Title: R-Type Final 2
Release Date: April 30 2021
Reviewed On: PS4
Publisher: NIS America
Genre: Shoot 'em up, shooter
With a long legacy of titles under its belt, R-Type is recognized as one of the most iconic franchises in the shoot ’em up genre. The challenge of being such a classic series is presenting fan-favorite mainstays without feeling like a complete retread of its previous installments. R-Type Final 2 by developer Granzella and publisher NIS America, for the most part, succeeds in keeping the series fresh and punishingly difficult as ever.
The plot of R-Type Final 2 is simple. You play as a fighter pilot that has to go shoot some aliens. But there is a bit of an intro this time, accompanied by voice acting. During this time, you get to customize the very basics of your pilot and even have an interactive multiple-choice section offered.
It’s interesting for sure, but unless there are future sections that I didn’t unlock, these are really the only moments like this in the game. It’s slightly fun in the moment but overall pretty unimportant to the overall experience. Still, other customizing options like changing your ship’s color are an excellent feature.
After this intro, business proceeds as usual. Combat takes place horizontally, but like the previous R-Type Final, backgrounds are presented in 3D, sometimes showing your ship weaving all around instead of traveling in a straight line. This works reasonably well and is less disorienting than its predecessor, but there are a few times it feels a bit off.
Some obstacles almost appear as if they’re in the background but will cause you to lose a ship if you make contact with them. During another moment, enemies come in from the foreground that feels like they need to be avoided, but they can’t harm the player because they’re not on the same plane. It’s only a one-off moment, and while it can be confusing, most of the level presentation displays vibrant and interesting scenery.
The gameplay is consistent with previous R-Type games; you have a single rapid-fire shot or the charge beam. Charge beams vary in intensity the longer you hold down on the charge. If you hold down long enough, you can create an even more powerful beam but at the risk of leaving yourself vulnerable to enemies for precious milliseconds.
Of course, it wouldn’t be an R-Type game without the force ball, which can be attached to the front and back of your ship to strengthen secondary weapon upgrades or shot out to deal damage. Depending on the ship and the upgrade, it will have a mind of its own and attack in various ways.
The force ball can also defend your ship from minor firearms. It’s iconic to the series and still feels great here. While little has been done to change it since its inception in the 80s, it’s still immensely entertaining and forces you to keep your eyes on both your ship and the force ball for some truly nail-biting gameplay.
R-Type Final 2 has several modes of difficulty, none of which will hold your hand. Even those somewhat experienced with horizontal shmups will probably find some real hurdles to overcome on normal mode. The more I played, the more I realized that it seemed like this incarnation of R-Type focuses on some memorization in combination with strategy. You are expected to die often by some unapologetic cheap deaths, then memorize that for your next run.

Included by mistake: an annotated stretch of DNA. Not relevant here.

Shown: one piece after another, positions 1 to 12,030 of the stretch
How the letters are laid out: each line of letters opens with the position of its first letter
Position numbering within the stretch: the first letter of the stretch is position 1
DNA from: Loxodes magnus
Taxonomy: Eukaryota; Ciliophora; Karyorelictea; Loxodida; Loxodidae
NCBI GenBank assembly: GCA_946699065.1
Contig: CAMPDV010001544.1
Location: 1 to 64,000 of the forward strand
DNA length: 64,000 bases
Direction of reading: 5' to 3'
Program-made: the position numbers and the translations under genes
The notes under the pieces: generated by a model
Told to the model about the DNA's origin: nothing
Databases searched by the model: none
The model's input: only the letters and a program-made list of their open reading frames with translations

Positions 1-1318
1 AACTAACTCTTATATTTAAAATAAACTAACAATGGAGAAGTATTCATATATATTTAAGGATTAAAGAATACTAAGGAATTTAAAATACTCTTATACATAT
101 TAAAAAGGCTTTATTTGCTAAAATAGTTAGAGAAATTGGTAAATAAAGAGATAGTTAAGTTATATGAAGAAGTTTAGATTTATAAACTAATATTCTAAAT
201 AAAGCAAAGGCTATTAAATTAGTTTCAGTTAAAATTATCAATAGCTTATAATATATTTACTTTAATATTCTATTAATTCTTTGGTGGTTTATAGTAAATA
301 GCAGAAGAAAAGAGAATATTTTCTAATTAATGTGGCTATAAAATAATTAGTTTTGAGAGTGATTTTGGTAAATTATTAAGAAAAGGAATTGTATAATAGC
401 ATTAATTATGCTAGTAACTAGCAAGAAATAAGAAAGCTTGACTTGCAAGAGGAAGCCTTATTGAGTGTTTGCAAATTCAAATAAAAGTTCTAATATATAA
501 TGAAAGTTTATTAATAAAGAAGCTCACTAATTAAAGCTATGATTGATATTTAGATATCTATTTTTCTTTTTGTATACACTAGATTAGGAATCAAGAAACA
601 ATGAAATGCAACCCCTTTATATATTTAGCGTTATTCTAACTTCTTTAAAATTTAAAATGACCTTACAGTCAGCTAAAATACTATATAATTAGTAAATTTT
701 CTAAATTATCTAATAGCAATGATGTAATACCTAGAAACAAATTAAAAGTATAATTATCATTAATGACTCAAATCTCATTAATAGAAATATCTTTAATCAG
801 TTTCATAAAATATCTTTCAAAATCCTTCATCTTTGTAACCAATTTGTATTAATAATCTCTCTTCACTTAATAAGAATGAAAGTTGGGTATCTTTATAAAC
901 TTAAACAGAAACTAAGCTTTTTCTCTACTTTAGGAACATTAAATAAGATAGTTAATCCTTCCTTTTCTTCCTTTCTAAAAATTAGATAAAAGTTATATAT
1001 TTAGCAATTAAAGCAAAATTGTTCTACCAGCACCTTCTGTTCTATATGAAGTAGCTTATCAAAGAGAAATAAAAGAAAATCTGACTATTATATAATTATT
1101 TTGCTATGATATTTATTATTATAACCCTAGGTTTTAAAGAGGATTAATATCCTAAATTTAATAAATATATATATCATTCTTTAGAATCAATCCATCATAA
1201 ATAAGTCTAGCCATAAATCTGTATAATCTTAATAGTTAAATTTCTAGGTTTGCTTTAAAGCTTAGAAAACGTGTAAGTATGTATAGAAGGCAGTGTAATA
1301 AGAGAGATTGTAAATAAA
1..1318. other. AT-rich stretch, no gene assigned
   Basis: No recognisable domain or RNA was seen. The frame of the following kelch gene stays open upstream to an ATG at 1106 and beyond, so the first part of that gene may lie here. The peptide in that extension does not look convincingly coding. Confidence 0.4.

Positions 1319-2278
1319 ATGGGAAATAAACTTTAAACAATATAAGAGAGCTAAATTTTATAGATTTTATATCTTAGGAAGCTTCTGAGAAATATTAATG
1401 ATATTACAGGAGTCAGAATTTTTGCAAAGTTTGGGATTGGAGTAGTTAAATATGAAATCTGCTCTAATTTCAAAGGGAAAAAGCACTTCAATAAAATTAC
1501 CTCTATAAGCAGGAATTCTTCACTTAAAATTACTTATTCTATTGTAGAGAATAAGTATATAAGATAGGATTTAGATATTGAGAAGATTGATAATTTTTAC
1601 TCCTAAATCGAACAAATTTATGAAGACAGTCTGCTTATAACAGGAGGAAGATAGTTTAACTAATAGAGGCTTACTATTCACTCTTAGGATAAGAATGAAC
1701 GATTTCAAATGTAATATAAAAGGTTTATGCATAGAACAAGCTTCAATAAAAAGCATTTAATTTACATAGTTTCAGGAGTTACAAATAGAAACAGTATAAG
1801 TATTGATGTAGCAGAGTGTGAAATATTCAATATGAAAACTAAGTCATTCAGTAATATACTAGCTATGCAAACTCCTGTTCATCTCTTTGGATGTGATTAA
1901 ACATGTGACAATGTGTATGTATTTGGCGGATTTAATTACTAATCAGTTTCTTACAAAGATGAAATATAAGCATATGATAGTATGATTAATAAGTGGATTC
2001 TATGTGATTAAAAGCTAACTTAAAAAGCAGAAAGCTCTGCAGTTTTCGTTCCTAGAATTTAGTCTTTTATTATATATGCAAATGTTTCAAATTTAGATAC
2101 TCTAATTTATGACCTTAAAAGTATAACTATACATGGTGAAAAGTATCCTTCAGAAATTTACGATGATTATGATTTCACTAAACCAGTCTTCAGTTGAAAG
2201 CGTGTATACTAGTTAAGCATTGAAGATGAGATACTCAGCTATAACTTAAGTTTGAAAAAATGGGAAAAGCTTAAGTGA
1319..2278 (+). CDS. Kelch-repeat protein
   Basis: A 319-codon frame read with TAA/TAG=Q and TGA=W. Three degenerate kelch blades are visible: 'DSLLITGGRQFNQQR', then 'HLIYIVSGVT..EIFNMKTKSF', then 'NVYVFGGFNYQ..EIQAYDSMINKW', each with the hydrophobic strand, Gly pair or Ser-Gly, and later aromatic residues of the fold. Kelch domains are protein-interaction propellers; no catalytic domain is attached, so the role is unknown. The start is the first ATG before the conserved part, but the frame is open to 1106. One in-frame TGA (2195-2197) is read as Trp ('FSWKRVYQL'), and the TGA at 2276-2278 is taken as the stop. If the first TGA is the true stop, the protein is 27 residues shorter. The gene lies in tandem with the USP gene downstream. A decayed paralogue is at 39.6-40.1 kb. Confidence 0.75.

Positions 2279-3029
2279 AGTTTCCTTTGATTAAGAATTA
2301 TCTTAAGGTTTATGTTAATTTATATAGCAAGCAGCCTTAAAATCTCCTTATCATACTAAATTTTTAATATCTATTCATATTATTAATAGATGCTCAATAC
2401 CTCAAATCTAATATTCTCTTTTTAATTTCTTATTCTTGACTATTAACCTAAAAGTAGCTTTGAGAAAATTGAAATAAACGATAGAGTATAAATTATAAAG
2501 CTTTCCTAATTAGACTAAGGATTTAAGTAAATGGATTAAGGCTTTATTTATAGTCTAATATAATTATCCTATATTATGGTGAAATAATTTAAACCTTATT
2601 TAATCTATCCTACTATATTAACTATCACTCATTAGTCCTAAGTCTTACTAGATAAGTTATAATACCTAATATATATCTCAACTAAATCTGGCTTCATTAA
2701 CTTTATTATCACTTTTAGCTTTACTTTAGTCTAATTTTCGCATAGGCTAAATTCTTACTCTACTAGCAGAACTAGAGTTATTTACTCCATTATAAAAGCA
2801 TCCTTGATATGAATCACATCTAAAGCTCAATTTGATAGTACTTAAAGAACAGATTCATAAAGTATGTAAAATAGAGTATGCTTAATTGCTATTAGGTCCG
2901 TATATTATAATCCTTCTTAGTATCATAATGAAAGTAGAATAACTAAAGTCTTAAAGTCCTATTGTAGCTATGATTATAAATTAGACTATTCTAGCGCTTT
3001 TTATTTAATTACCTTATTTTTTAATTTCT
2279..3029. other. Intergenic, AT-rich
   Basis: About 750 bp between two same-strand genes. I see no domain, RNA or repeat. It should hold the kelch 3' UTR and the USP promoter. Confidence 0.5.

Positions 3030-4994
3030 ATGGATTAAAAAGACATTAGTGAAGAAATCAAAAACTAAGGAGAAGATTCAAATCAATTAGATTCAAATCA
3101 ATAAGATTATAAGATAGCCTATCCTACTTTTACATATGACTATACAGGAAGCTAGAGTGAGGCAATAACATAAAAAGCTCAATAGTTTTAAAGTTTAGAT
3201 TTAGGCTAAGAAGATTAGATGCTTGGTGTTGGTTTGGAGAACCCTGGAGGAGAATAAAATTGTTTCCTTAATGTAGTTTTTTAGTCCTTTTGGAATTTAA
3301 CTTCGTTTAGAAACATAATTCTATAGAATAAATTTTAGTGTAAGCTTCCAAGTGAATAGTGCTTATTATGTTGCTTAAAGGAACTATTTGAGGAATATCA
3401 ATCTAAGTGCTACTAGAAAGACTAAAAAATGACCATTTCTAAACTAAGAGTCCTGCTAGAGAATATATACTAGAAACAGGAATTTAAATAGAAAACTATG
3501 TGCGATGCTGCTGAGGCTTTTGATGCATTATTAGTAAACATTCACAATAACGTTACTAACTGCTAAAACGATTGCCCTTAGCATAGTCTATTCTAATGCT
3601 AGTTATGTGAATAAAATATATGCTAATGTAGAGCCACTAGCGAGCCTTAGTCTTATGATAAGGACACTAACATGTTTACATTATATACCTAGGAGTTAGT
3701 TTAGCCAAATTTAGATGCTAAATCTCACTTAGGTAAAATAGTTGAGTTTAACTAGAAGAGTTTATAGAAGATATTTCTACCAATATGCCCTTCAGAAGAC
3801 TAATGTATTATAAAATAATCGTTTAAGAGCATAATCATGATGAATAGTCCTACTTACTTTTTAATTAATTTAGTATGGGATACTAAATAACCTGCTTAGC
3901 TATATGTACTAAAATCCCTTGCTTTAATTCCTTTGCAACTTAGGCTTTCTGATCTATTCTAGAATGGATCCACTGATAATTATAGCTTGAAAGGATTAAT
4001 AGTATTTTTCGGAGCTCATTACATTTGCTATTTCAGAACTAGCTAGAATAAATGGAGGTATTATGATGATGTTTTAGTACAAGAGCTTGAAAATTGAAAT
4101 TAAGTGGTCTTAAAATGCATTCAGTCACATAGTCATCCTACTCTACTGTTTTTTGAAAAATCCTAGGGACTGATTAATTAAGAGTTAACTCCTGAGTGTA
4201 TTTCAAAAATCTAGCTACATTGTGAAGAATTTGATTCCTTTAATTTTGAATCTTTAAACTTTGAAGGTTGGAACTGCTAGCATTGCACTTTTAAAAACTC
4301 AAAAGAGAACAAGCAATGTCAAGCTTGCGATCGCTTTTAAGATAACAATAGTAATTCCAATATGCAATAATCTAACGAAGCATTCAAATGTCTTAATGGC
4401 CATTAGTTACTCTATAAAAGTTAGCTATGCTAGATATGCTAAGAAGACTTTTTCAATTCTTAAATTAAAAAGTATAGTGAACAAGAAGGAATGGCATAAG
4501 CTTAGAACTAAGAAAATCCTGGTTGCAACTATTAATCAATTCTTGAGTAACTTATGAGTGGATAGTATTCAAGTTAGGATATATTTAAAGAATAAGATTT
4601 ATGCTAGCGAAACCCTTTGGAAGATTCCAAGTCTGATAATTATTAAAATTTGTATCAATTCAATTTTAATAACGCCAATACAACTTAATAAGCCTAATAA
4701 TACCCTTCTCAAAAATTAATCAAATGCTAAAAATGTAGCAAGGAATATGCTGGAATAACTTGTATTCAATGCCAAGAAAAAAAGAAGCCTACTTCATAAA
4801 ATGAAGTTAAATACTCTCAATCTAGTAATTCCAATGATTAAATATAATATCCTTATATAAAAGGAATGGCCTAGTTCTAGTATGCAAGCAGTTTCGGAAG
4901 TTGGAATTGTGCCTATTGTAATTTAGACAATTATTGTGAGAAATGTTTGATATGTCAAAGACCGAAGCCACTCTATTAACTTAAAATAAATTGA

On top of this, you are given limited continues. Once you’re out of continues, you’re done and must start at the very first level. While seven levels may seem easy enough to complete on paper, R-Type Final 2 will make sure those levels seem more like marathons than sprints. It’s old-school gaming at its core, and while that may turn off new players, it’s what many fans of the series have come to expect and frankly look forward to.
At the start, you can choose between three ships. Each jet has unique abilities that can give you an upper hand in specific stages, making you change ships as needs. A more severe case of this is an unlockable level after beating the game where you seemingly are not allowed to progress without the ability of a specific ship. It’s not my ideal way to play, as I believe there is merit in trying to beat a level with any ship you want, but there are plenty of fans who will delight in this pick-up and die strategic approach. The fact that this is limited to post-game content also makes it less of an issue.
In combination with the brutal difficulty, several unlockables can really stretch out one’s play experience. Ship decals, pilot uniforms, and an enemy database are all incentives to keep playing. While none of these are super vital or even particularly exciting, it’s nice that they’re included. Perhaps the most significant undertaking is gaining new ships. In my playtime, even after beating the game once, exploring extra levels, and unlocking almost everything else, I still had not unlocked a single new ship.
R-Type Final 2 is extremely ambiguous on how to achieve these ship unlockables and a handful of others. After completing the game, apparently, I had unlimited continues, but I didn’t know this until I started playing a new game. Additional levels are also presented this way.
You just keep playing, and eventually, you may come across a level you haven’t before. It does make me wonder if I happened to unlock even more features that I’m just unaware of. I believe just a bit more clarity in these sections would have helped out a lot.
Even with ambiguity and brutal difficulty, R-Type Final 2 is an entertaining shoot ‘em up. Some levels and sections can be downright infuriating, but it’s also what’s expected from this series and genre. Switching up jets and applying various upgrades will totally change up your playstyle and have you thinking strategically throughout your entire playthrough. For space cadets looking for a masochistic and humbling experience, R-Type Final 2 is a voyage worthy of exploring.
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